Many kinds of NOx (NO and NO2) gas sensors including metal oxide semiconductors [57] and solid electrolytes [8,9] have been investigated. Among metal oxide semiconductors, n-type semiconductors, specifically those based on WO3, which are highly sensitive, are promising candidates that can be used for the detection of NOx gas [1012]. Despite the large number of reports on the use of metal oxide semiconductors for the detection of NOx, only a few make a clear distinction between the response toward NO and NO2. Because NO is easily oxidized to NO2 in air, the detection of NO2 gas is carried out via the oxidation of NO by an oxidizing agent such as alumina supported potassium permanganate or by oxygen in air over a catalyst such as Pt [13,14]. To develop a high-performance NO gas sensor, it is essential to understand the means of optimizing the semiconductor that constitutes the sensor.

In the present work, the gas sensing properties of the sensor element that uses both n-type WO3 and p-type Co3O4 toward the NO2 and NO were examined. The oxidation of NO was a thermally activated reaction in air atmosphere so that the in situ observation of the chemical state of NO2 and NO on the surface of the sensing material at the temperature of operation may provide important information on the gas detection mechanism. A diffuse reflectance infrared Fourier transform (DRIFT) spectroscopy is an excellent analysis to obtain the chemical state on the surface of the sensing material and has been performed to elucidate the gas detection mechanism of the gas sensors [15,16]. The chemical states of NO2 and NO on the surface of the semiconductor oxide were investigated by the DRIFT spectroscopy at a specific working temperature could be changed to indicate the two temperature used in this project.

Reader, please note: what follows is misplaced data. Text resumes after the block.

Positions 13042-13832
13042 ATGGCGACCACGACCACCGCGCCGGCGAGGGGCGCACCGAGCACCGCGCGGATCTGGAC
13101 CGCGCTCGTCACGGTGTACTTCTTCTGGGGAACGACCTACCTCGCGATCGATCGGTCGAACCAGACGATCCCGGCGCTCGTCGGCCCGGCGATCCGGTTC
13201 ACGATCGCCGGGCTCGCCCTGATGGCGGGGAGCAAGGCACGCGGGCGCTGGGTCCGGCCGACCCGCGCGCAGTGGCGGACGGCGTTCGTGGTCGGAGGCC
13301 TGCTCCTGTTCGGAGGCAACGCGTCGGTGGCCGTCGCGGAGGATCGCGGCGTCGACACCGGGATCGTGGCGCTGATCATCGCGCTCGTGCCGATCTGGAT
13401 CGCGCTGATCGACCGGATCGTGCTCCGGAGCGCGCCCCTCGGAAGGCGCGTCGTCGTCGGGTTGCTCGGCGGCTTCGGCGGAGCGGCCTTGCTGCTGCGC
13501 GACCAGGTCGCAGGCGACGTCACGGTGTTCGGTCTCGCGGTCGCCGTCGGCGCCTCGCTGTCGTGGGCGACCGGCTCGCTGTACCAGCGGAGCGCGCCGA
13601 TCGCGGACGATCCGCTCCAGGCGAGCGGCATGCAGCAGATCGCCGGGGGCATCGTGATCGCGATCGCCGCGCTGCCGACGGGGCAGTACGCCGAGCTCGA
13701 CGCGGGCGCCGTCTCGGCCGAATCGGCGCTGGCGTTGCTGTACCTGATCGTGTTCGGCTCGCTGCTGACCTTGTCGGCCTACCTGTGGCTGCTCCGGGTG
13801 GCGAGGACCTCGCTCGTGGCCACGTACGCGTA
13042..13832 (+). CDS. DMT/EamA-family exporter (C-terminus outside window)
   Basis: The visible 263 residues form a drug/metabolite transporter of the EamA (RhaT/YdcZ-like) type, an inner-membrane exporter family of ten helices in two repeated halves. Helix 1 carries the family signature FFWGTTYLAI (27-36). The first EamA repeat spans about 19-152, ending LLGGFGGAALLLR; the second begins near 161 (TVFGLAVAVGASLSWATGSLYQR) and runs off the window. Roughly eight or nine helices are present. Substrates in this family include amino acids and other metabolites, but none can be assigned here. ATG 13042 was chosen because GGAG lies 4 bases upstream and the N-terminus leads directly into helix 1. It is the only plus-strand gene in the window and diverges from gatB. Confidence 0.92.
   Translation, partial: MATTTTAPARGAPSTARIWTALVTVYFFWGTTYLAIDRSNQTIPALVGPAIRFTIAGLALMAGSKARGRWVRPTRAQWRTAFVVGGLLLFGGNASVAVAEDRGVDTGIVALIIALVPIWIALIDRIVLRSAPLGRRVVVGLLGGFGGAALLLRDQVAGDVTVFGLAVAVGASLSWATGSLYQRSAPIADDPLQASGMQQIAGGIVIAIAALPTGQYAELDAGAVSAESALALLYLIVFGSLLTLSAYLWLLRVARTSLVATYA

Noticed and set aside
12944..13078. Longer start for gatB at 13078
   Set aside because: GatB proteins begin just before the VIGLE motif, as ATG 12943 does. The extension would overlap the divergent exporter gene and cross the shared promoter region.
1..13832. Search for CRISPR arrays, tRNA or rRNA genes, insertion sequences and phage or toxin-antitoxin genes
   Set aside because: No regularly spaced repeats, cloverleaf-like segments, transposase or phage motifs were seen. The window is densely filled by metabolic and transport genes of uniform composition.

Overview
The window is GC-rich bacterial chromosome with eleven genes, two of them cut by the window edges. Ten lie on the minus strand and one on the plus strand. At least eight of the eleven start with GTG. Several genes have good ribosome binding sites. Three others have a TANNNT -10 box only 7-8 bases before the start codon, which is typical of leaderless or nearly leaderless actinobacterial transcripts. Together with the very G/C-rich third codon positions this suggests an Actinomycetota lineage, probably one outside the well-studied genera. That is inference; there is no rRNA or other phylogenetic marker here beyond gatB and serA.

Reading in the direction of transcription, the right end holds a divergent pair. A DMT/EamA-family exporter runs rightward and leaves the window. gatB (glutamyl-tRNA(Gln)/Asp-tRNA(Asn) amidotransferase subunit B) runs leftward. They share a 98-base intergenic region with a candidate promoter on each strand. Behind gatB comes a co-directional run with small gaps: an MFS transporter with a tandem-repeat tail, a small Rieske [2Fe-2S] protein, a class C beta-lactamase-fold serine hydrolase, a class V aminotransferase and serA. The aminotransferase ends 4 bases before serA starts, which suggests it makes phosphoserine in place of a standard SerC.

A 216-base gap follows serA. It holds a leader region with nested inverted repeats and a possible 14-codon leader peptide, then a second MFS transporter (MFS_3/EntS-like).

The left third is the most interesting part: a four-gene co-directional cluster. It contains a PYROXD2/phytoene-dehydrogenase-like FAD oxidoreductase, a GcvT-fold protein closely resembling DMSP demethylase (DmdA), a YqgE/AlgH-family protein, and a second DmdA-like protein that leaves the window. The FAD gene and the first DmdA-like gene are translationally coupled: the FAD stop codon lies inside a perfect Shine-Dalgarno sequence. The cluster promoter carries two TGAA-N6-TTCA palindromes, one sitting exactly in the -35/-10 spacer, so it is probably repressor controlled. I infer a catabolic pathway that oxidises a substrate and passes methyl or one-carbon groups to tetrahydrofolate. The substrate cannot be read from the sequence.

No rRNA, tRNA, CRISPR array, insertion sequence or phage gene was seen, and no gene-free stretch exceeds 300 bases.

2. Experimental

WO3 powder (99.5%, Wako Pure Chemical, Osaka, Japan) and Co3O4 powder (average particle size: 20∼30 nm, 99.8%, Sigma-Aldrich, St. Louis, MO, USA) were mixed with an organic dispersant, consisting of a mixture of ethyl cellulose and terpineol, to obtain a paste. The weight ratio of the mixture of ethyl cellulose and terpineol was 1:9. The weight ratio of the powder and the organic dispersant was 1:16. The paste was dispensed on a 5 × 9.5 mm2 surface-oxidized Si substrate, which consisted of a 2.5 × 4 mm2 platinum comb-type electrode with a gap and line width of 10 μm each. The substrate was annealed at 500 °C for 3 h under air to obtain the sensor elements consisting of n-type WO3 and p-type Co3O4.

The cross-sectional SEM image of the sensor element of WO3 or Co3O4 was observed using field-emission scanning electron microscopy (FE-SEM; JSM-6335FM, JEOL, Tokyo, Japan). For the cross-sectional observations, the sensor element was broken at the center of the WO3 of Co3O4 film to form the sample. The thickness of the WO3 or Co3O4 film was estimated from the cross-sectional FE-SEM image.